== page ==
Family Reunification: This is the joining again of the family unit as part of a sex offender’s
treatment plan. It is a step-by-step process with achievable goals and objectives.


Graduation or Discharge Readiness: Documented evidence of a sex offender’s accomplishment of treatment goals outlined in an individual treatment plan. Sex offender progress that leads to graduation or discharge readiness may include, but is not limited to:


Grooming: The process of manipulation often utilized by child molesters, intended to reduce a victim’s or potential victim’s resistance to sexual abuse. Typical grooming activities include gaining the child victim’s trust or gradually escalating boundary violations of the child’s body in order to desensitize the victim to further abuse.


High Risk Factors (HRF): A set of internal motivations or external situations/events that threaten a sex offender’s sense of self-control and increase the risk of having a lapse or relapse. High risk factors usually follow seemingly unimportant decisions (SUDs).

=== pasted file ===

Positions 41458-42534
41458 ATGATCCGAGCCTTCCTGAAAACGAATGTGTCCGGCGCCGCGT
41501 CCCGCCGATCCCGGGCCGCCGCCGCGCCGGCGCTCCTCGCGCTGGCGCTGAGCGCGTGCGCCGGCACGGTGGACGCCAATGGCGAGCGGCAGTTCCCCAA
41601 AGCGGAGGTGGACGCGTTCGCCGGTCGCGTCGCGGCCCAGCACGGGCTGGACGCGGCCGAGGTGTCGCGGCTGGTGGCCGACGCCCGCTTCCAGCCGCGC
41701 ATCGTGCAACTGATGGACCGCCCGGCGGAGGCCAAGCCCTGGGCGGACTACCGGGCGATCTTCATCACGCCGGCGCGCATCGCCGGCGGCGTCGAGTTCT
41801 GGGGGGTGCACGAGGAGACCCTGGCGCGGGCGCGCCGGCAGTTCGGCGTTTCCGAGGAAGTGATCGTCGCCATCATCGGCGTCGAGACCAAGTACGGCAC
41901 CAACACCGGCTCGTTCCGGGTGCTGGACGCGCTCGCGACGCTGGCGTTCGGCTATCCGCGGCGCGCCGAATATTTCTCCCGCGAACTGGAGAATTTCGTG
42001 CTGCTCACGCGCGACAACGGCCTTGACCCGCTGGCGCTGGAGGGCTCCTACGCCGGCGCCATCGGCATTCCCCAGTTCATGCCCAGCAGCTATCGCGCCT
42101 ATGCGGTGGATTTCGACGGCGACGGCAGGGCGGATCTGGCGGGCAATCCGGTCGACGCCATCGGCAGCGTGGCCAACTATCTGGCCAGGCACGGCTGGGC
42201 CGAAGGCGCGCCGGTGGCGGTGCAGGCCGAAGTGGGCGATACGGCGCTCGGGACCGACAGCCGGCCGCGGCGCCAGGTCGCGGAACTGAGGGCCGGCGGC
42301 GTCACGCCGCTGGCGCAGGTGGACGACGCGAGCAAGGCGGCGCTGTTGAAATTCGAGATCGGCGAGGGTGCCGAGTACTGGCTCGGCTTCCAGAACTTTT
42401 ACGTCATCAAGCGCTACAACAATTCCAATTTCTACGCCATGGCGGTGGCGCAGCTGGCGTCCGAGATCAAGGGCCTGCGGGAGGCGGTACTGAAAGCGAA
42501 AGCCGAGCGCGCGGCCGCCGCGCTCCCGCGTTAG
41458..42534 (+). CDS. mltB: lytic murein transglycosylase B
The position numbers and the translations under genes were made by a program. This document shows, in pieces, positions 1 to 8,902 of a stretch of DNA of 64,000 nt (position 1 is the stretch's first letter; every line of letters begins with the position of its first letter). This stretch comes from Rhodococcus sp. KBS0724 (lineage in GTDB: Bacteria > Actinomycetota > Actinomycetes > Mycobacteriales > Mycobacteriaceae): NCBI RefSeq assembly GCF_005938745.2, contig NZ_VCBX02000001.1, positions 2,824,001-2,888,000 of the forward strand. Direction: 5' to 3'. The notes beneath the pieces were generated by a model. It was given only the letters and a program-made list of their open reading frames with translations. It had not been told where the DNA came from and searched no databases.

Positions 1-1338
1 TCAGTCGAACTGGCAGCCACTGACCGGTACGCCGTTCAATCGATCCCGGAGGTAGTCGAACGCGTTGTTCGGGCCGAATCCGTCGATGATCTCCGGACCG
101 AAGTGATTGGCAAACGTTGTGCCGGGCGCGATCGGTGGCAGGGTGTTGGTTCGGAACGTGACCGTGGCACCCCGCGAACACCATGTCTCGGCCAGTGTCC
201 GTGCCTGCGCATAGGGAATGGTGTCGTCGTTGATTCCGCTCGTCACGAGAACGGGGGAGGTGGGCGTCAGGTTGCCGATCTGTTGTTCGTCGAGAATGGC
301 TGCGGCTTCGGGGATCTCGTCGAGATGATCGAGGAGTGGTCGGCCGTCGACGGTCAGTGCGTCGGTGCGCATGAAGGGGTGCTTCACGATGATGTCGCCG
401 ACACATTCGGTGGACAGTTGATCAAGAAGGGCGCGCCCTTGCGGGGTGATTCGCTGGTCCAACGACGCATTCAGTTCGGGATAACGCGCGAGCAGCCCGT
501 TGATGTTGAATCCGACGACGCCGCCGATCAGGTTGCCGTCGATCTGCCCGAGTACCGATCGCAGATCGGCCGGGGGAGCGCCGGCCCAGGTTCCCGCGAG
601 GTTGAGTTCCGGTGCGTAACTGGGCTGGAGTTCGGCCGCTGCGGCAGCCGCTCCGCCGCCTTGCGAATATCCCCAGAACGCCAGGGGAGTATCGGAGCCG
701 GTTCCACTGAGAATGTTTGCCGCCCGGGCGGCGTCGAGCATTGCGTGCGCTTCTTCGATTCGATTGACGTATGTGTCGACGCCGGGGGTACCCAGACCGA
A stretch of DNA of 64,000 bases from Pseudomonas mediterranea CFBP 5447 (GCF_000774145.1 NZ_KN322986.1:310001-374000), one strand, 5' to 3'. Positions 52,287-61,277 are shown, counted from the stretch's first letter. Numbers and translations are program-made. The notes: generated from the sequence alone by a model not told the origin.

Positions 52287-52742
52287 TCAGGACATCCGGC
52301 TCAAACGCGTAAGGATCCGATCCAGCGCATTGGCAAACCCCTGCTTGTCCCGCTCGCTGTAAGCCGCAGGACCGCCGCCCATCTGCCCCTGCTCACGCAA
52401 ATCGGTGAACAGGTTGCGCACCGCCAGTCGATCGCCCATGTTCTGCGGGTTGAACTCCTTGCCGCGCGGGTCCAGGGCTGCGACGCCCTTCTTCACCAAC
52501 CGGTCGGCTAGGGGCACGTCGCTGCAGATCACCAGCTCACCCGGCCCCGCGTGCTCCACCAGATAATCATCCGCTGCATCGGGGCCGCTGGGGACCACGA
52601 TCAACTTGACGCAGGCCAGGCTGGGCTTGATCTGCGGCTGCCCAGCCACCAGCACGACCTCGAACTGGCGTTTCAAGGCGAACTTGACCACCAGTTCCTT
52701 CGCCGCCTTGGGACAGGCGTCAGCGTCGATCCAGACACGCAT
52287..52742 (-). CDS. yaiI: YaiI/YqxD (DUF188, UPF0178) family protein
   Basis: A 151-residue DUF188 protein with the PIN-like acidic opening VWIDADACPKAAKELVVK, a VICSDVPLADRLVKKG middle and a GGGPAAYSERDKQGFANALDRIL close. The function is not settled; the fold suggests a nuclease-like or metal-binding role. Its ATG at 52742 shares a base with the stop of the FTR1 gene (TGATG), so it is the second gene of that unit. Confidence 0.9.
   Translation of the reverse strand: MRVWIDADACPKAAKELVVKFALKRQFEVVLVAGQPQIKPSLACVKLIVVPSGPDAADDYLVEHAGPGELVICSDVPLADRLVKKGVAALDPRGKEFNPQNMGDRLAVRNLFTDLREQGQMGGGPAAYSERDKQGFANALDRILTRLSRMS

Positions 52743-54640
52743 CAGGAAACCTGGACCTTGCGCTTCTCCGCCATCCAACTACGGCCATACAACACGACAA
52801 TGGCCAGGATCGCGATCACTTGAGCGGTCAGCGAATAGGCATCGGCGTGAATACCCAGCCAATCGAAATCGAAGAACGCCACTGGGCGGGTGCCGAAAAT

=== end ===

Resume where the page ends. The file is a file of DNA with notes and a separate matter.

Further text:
Incest: Sexual relations between close relatives, such as father and daughter, mother and son, sister and brother.


Index Offense: The most recent offense known to authorities.


Individual Treatment Plan: A document outlining the essential treatment issues which must be addressed by the sex offender. Treatment plans often consist of core problem areas to be addressed in treatment such as cognitive restructuring, emotional development, social and interpersonal skills enhancement, lowering of deviant sexual arousal, anger management, empathy development, understanding of the sexual abuse cycle, and the formulation and implementation of a relapse prevention plan. These plans include the:


Jacob Wetterling Crimes Against Children and Sexually Violent Offender Registration Act: